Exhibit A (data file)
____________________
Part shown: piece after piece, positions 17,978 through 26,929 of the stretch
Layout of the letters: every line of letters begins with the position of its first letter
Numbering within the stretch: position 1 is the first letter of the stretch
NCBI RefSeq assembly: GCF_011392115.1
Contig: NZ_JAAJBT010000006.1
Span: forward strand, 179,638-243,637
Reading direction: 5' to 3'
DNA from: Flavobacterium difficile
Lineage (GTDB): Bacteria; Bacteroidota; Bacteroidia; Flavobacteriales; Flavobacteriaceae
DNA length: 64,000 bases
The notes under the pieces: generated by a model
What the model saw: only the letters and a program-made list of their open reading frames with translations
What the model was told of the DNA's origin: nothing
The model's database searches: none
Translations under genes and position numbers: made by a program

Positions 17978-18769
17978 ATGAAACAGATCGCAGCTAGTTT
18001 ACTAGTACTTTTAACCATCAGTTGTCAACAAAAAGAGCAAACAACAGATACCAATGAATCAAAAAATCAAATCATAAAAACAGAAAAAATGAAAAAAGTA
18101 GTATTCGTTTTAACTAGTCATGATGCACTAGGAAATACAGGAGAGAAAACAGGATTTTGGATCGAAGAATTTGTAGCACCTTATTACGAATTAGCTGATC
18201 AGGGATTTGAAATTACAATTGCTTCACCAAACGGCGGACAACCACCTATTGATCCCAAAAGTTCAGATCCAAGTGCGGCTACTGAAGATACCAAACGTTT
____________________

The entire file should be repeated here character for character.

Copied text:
Part shown: piece after piece, positions 17,978 through 26,929 of the stretch
Layout of the letters: every line of letters begins with the position of its first letter
Numbering within the stretch: position 1 is the first letter of the stretch
NCBI RefSeq assembly: GCF_011392115.1
Contig: NZ_JAAJBT010000006.1
Span: forward strand, 179,638-243,637
Reading direction: 5' to 3'
DNA from: Flavobacterium difficile
Lineage (GTDB): Bacteria; Bacteroidota; Bacteroidia; Flavobacteriales; Flavobacteriaceae
DNA length: 64,000 bases
The notes under the pieces: generated by a model
What the model saw: only the letters and a program-made list of their open reading frames with translations
What the model was told of the DNA's origin: nothing
The model's database searches: none
Translations under genes and position numbers: made by a program

Positions 17978-18769
17978 ATGAAACAGATCGCAGCTAGTTT
18001 ACTAGTACTTTTAACCATCAGTTGTCAACAAAAAGAGCAAACAACAGATACCAATGAATCAAAAAATCAAATCATAAAAACAGAAAAAATGAAAAAAGTA
18101 GTATTCGTTTTAACTAGTCATGATGCACTAGGAAATACAGGAGAGAAAACAGGATTTTGGATCGAAGAATTTGTAGCACCTTATTACGAATTAGCTGATC
18201 AGGGATTTGAAATTACAATTGCTTCACCAAACGGCGGACAACCACCTATTGATCCCAAAAGTTCAGATCCAAGTGCGGCTACTGAAGATACCAAACGTTT